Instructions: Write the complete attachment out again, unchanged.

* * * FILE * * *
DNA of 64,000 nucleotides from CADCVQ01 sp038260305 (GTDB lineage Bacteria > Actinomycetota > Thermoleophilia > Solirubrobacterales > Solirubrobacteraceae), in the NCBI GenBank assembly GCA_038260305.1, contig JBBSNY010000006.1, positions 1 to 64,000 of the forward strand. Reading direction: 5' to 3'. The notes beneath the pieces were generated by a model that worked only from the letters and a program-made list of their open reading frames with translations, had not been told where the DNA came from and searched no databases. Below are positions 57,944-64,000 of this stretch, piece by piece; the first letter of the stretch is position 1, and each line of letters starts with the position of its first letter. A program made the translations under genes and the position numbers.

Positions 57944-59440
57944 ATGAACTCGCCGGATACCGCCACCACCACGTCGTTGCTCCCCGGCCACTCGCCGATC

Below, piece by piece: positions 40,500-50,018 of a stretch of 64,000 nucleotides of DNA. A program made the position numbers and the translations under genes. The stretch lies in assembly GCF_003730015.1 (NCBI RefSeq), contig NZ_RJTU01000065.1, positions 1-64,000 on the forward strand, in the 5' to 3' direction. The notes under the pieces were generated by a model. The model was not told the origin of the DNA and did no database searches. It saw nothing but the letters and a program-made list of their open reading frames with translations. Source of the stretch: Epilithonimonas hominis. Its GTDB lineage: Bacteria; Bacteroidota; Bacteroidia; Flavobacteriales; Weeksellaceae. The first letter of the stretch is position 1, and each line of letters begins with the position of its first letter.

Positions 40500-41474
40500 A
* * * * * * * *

DNA of 64,000 nucleotides from CADCVQ01 sp038260305 (GTDB lineage Bacteria > Actinomycetota > Thermoleophilia > Solirubrobacterales > Solirubrobacteraceae), in the NCBI GenBank assembly GCA_038260305.1, contig JBBSNY010000006.1, positions 1 to 64,000 of the forward strand. Reading direction: 5' to 3'. The notes beneath the pieces were generated by a model that worked only from the letters and a program-made list of their open reading frames with translations, had not been told where the DNA came from and searched no databases. Below are positions 57,944-64,000 of this stretch, piece by piece; the first letter of the stretch is position 1, and each line of letters starts with the position of its first letter. A program made the translations under genes and the position numbers.

Positions 57944-59440
57944 ATGAACTCGCCGGATACCGCCACCACCACGTCGTTGCTCCCCGGCCACTCGCCGATC

Below, piece by piece: positions 40,500-50,018 of a stretch of 64,000 nucleotides of DNA. A program made the position numbers and the translations under genes. The stretch lies in assembly GCF_003730015.1 (NCBI RefSeq), contig NZ_RJTU01000065.1, positions 1-64,000 on the forward strand, in the 5' to 3' direction. The notes under the pieces were generated by a model. The model was not told the origin of the DNA and did no database searches. It saw nothing but the letters and a program-made list of their open reading frames with translations. Source of the stretch: Epilithonimonas hominis. Its GTDB lineage: Bacteria; Bacteroidota; Bacteroidia; Flavobacteriales; Weeksellaceae. The first letter of the stretch is position 1, and each line of letters begins with the position of its first letter.

Positions 40500-41474
40500 A